How to Prepare for a Sales Slowdown
Vehicle sales are expected to decelerate from the breakneck speed of the past two years, according to some industry analysts. This makes now a good time to strategize about how your dealership can maintain (or exceed) revenue and profit levels in 2018 and beyond even if vehicle sales slow.
One of the keys is to focus more sharply on fixed operations (parts, service, paint and body repair) and F&I to drive revenue and profits. In fact, the vehicle sale should be viewed as just the first step in tapping your customers’ lifetime value.
Service: Get them in the door
Fixed operations account for a large share of profits at many dealerships, even when vehicle sales are booming. Your initial goal should be to encourage car buyers to visit your dealership for their very first service appointment.
To do this, walk buyers over to your service department and introduce them to your service manager. Ask them if they’d like to schedule their first appointment now, and consider giving them a complimentary first oil change.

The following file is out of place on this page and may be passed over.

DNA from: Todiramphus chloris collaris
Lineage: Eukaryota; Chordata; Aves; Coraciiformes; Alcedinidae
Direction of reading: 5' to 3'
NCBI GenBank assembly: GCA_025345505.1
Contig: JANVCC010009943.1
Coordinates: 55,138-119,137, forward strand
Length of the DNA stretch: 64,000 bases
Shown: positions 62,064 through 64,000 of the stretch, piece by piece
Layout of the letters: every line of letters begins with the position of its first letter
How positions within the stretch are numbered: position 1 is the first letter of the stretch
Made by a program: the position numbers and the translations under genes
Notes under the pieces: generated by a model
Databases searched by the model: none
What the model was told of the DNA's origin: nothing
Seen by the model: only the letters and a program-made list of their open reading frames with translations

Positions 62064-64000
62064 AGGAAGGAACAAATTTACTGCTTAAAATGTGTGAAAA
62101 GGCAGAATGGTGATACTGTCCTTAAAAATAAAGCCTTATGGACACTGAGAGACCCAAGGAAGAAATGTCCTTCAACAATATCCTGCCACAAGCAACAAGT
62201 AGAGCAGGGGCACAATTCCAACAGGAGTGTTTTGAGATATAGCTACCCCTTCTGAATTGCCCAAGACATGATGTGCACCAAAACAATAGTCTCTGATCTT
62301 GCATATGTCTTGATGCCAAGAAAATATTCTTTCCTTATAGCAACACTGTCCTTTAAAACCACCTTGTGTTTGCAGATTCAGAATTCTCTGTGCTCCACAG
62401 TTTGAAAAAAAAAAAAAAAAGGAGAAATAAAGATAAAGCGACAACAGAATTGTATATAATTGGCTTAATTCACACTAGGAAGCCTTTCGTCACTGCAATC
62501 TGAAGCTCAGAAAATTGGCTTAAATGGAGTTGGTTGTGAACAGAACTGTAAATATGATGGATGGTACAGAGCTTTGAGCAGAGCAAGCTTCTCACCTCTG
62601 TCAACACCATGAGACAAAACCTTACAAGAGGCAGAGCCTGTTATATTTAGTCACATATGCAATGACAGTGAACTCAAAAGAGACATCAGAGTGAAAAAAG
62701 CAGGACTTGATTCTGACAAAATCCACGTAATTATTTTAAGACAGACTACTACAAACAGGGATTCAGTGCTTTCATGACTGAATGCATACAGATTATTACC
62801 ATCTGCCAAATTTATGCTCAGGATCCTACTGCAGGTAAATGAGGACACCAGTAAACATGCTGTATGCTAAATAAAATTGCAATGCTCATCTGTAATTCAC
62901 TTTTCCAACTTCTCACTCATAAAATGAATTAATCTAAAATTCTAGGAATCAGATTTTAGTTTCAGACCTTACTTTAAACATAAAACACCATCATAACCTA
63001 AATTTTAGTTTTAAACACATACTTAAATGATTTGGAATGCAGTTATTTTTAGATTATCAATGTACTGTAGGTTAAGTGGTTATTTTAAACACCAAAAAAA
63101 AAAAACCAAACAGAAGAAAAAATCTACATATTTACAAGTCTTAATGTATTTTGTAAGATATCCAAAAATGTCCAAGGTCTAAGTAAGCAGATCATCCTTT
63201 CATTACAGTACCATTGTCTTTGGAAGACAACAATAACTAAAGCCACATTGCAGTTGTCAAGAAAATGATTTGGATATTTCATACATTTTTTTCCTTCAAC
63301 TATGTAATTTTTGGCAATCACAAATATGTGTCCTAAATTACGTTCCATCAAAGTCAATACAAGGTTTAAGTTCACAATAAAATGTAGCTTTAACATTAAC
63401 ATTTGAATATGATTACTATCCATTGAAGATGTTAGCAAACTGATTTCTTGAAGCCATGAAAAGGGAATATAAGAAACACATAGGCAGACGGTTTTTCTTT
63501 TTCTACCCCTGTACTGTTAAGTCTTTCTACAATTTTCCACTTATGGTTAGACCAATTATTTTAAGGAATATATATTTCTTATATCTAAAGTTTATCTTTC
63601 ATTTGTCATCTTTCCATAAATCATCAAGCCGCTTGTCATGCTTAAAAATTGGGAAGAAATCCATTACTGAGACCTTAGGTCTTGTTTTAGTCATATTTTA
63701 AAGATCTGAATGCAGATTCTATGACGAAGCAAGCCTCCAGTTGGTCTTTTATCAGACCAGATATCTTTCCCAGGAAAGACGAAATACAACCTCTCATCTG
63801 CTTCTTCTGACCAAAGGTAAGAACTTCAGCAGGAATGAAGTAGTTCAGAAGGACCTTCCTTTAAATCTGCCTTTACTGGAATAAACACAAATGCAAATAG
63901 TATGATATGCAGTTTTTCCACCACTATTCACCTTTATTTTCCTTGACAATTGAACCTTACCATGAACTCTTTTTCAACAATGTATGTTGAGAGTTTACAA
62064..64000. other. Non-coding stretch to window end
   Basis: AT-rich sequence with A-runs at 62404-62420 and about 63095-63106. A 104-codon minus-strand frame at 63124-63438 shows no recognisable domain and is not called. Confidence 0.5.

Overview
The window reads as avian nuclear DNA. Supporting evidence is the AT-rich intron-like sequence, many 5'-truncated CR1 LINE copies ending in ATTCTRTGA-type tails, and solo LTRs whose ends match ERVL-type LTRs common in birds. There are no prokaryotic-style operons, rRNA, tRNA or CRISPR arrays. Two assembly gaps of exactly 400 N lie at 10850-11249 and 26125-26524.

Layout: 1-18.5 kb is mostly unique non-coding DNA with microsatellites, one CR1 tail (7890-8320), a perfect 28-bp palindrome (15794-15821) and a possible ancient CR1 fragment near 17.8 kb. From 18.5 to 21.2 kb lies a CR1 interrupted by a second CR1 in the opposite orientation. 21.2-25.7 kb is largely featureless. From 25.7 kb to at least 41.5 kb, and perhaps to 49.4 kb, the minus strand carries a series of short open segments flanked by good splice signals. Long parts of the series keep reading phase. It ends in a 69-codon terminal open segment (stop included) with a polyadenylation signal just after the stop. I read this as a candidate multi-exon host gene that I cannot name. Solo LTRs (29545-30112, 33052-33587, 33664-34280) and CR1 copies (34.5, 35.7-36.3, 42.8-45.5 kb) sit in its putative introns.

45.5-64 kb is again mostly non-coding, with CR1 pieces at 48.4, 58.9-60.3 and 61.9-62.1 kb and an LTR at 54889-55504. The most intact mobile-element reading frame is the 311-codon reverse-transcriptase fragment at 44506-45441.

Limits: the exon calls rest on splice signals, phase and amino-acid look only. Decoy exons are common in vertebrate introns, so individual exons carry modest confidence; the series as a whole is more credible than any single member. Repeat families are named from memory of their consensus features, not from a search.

Next, make sure you provide outstanding service and value to customers when they come in for that appointment. This will help position your dealership as their go-to option for vehicle service — and not give them any reason to try out an independent repair shop.
Also make sure your customer relationship management system is capable of initiating regular communication with buyers after the sale via email, text and postal mail. This way, you can let customers know when their vehicles are due for regularly scheduled maintenance and perhaps offer an incentive for visiting your dealership for service. Also, enable customers to make service appointments via your website.
F&I: Sell profitable products
F&I is a source of tremendous untapped revenue and profit for many dealerships. To maximize the financial contributions of this department, start by identifying the highest margin F&I products your customers are most likely to buy. Vehicle financing? Extended warranties? Rust protection?
Also focus on educating your customers about the benefits of F&I products, instead of using hard sales tactics to try to pressure them into buying. Devise and implement a standard F&I selling process and use it with each vehicle sold. And make sure your employees thoroughly understand the nuances of all your F&I products so they can clearly explain them to customers and answer common questions.
Get ready now for a possible slowdown in vehicle sales: Strategize about how you can boost sales from fixed operations and F&I to help make up potential lost revenue and profits. You’ll be ahead of the game.